Introduction: To investigate the feasibility of diffusion-weighted imaging (DWI) MRI for detecting pulmonary nodules at 1.5 Tesla in comparison with standard multidetector computed tomography (MDCT).
Methods: Twenty patients with disseminated cancer disease in which MDCT had assured the presence of at least one pulmonary nodule were examined using a respiratory-gated DWI MR-sequence. Grey scale inverted source images and coronal maximum intensity projection (MIP) images were consensually analysed by two experienced radiologists. Size and location of any nodule detected were assessed. Additionally, the readers evaluated each hemithorax for the presence of at least one nodule and applied a four-point conspicuity scale (1-hemithorax definitely affected; 4-hemithorax definitely not affected). MDCT data served as reference.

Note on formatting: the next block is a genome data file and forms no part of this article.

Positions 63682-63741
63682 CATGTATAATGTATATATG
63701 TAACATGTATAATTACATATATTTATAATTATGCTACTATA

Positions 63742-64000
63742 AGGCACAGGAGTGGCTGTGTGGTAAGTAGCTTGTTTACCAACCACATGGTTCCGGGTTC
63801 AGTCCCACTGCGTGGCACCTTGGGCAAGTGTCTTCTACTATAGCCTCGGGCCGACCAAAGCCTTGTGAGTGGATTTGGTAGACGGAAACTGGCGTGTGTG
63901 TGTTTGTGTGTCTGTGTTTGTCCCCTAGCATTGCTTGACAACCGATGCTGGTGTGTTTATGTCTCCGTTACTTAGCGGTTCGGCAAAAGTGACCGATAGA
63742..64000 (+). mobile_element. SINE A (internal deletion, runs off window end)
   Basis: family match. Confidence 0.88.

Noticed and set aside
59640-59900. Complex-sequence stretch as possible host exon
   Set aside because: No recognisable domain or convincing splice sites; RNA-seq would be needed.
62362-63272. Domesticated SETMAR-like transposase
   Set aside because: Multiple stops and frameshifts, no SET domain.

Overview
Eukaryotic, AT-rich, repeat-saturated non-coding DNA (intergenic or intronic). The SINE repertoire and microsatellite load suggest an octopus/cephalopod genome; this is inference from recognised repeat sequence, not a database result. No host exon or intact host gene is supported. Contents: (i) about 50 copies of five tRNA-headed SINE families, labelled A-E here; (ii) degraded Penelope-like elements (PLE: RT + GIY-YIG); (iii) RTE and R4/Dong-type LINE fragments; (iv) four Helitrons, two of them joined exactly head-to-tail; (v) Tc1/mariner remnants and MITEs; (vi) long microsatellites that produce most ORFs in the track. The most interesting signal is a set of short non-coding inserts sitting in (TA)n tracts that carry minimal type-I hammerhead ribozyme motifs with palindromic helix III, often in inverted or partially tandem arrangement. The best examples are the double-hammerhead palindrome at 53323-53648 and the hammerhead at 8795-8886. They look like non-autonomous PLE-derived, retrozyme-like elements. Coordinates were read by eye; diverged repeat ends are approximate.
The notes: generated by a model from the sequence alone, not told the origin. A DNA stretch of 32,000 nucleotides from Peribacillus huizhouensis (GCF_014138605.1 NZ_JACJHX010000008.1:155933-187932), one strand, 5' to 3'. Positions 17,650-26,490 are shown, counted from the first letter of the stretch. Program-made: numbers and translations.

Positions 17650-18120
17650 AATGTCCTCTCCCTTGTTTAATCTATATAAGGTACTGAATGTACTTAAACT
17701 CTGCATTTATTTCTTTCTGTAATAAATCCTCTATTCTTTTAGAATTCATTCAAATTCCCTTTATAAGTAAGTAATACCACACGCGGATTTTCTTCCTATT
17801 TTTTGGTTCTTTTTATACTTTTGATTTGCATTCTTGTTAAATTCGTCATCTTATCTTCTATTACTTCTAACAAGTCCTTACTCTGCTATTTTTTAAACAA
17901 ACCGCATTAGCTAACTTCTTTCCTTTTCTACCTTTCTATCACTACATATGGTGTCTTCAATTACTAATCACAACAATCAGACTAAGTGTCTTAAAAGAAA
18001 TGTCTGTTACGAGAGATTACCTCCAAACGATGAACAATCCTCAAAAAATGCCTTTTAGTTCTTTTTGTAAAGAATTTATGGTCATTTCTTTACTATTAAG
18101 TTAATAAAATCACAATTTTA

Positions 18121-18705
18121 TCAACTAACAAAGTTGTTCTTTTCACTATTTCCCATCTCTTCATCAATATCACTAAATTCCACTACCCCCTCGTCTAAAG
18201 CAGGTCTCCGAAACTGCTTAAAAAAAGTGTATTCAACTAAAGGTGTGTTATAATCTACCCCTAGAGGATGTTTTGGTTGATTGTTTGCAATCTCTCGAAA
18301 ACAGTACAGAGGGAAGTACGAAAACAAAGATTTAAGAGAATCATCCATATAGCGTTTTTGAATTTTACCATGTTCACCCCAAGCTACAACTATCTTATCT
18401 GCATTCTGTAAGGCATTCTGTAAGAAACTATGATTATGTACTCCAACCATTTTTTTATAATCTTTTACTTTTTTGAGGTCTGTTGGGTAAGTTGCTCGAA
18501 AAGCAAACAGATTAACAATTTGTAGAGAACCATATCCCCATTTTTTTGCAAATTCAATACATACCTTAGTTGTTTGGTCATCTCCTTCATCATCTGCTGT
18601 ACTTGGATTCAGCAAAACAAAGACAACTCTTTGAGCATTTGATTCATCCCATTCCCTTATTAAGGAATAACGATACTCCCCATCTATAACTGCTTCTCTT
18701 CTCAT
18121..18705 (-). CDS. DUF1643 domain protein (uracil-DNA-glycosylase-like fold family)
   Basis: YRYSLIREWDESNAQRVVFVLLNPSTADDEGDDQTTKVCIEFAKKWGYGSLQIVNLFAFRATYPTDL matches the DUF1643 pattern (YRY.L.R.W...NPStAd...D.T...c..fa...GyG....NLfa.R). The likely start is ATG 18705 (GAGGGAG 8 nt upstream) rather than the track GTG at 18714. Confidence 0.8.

Results: At MDCT, a total of 71 pulmonary noduIes was found (size 3-5mm, n=16; 6-9mm, n=22; ≥10mm, n=33). For the DWI MR-sequence, a sensitivity of 86.4% was calculated for nodules ranging 6-9mm and 97% for nodules ≥10mm. In contrast, only 43.8% of lesions ≤5mm was detected. The separate analysis of each hemithorax for the presence of at least one pulmonary nodule revealed a specificity rate, PPV and NPV of DWI-MR of 92.3%, 96% and 80%, respectively.
Conclusions: The presented study is the first to confirm the diagnostic potential of DWI-MR in the detection of solid lung nodules. This technique allows for the detection of nodules ≥6mm with reasonably high sensitivity rates (>86%). The observation of false positive findings decreases the accuracy of this approach compared with MDCT.
© 2011 The Authors. Journal of Medical Imaging and Radiation Oncology © 2011 The Royal Australian and New Zealand College of Radiologists.